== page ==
The National Authority for Medicolegal Affairs (NAMA) and the Ministry of the Interior approved the study procedures.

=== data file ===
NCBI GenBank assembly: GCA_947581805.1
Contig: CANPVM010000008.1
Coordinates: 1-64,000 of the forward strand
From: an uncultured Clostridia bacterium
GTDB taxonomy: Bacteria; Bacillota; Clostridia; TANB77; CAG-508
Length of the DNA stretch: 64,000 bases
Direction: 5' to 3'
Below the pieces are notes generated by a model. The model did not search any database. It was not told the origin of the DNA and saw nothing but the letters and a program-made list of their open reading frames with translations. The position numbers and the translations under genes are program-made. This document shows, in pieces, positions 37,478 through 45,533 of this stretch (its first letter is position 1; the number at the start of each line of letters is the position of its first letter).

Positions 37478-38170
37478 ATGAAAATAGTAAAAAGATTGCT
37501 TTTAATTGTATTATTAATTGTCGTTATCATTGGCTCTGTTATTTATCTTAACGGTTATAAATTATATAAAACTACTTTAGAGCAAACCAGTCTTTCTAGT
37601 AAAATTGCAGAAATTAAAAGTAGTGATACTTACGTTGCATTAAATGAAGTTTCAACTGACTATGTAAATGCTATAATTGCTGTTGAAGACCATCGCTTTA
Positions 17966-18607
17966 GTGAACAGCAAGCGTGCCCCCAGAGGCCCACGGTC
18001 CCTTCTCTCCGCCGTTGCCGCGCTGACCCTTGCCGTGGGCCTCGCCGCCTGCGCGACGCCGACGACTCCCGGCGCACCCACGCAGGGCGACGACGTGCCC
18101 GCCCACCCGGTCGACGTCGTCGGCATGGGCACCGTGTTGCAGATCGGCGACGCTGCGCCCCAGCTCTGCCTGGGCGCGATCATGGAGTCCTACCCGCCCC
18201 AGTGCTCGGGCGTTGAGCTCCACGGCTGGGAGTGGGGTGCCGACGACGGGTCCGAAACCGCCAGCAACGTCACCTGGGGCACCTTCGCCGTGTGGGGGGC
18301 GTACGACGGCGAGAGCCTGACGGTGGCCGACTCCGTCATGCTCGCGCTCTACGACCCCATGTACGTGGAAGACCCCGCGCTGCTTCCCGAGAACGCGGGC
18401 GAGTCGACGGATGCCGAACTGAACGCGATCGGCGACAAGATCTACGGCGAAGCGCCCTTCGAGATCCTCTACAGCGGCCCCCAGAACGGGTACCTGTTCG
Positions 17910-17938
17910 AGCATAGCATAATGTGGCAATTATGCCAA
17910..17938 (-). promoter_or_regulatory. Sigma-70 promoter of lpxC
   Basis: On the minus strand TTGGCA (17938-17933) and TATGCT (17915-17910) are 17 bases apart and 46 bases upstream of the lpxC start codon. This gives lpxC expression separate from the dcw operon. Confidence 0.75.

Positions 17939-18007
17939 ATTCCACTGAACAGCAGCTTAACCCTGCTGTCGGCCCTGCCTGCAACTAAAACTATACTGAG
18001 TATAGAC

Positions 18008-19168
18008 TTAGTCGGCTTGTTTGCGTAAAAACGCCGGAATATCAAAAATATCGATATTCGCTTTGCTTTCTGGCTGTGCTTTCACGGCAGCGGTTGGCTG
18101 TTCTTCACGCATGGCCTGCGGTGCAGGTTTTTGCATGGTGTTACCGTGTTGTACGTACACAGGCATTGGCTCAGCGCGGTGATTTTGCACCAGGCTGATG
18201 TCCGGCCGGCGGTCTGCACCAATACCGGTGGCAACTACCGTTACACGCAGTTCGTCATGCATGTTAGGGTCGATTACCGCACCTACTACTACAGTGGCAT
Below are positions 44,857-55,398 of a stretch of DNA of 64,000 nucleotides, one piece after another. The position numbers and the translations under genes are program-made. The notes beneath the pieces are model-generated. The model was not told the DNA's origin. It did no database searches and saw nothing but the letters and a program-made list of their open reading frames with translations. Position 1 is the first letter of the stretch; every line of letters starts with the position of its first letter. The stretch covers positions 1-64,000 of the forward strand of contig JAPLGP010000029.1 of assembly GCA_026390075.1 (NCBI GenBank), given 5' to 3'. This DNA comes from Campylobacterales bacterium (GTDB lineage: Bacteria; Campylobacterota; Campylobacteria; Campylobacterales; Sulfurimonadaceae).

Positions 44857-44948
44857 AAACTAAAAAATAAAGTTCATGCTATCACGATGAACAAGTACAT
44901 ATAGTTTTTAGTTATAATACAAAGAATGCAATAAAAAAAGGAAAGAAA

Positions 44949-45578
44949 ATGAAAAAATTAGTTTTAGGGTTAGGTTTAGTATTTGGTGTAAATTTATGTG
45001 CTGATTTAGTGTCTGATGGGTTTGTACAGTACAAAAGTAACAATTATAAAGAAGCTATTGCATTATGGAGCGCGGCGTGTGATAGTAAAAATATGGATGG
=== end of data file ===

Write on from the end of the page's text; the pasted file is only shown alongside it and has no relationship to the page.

The material of the present study was register-based, comprehensive, and nationwide. It consisted of all the forensic psychiatric examination reports in Finland for offenders accused of homicide between 1995 and 2004 (N = 749). These 749 offenders were prosecuted for 700 homicidal events with a total of 757 victims. For the present study, cases of filicide (n = 25, 3.5% of homicides) were identified and gathered for data analyses. There were 25 child victims and 20 offenders. Eleven offenders were prosecuted for murder and nine for manslaughter. There were 14 cases with one victim, five with two victims (two with the partner and the child) and one with four victims (3 children and the partner). Sixteen of the victims were girls, nine were boys. The mean age of victims was four years (SD 4, range 0–13). Seven (28%) children were less than a year old. There were 13 female offenders and seven male. Two men were stepfathers but in an actual parental relationship with the child, all the rest were biological parents. There was a single offender in all cases. The mean age of all filicide offenders was 36 (SD 9, range 20–52). The female offenders' mean age was 25 (SD 8, range 20–45), while the male mean was 40 (SD 10, range 29–52). Of the 20 filicide offenders, 12 had lost custody of a child at some point in their lives.